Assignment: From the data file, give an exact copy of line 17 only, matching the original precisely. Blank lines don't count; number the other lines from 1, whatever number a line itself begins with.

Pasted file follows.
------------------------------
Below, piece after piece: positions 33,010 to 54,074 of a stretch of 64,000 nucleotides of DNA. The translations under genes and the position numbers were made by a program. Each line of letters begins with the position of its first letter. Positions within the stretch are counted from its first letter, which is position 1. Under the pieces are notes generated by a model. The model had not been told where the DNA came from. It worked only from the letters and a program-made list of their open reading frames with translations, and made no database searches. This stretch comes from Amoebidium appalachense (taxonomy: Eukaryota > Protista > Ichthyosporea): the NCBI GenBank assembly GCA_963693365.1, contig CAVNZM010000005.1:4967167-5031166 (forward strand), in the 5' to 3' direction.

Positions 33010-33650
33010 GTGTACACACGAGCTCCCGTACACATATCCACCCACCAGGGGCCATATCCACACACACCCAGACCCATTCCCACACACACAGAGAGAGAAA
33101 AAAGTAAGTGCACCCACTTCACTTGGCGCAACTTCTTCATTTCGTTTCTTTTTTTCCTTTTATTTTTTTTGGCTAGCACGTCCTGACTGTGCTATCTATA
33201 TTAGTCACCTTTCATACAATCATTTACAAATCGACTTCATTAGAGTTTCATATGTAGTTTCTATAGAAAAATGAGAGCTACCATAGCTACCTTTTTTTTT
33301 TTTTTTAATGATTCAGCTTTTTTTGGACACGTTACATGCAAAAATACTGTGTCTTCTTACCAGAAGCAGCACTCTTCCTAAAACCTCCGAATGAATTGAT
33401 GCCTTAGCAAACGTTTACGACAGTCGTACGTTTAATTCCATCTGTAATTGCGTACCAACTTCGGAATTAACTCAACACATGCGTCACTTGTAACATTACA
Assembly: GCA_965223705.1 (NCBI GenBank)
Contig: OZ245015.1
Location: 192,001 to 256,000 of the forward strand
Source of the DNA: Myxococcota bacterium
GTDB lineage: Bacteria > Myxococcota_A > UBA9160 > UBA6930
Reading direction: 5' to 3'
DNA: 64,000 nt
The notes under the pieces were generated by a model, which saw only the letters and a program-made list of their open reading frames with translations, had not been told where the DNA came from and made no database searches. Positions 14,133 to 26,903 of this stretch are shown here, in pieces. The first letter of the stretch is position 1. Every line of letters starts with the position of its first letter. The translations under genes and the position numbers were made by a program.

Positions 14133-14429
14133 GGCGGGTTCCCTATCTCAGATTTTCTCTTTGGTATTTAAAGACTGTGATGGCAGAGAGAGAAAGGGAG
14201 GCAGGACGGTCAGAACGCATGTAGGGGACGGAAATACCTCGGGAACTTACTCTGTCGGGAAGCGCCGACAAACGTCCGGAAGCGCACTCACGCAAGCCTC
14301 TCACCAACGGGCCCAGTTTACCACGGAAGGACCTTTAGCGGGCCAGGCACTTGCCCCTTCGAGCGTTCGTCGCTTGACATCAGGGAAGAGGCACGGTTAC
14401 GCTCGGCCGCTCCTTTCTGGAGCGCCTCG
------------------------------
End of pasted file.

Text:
14133 GGCGGGTTCCCTATCTCAGATTTTCTCTTTGGTATTTAAAGACTGTGATGGCAGAGAGAGAAAGGGAG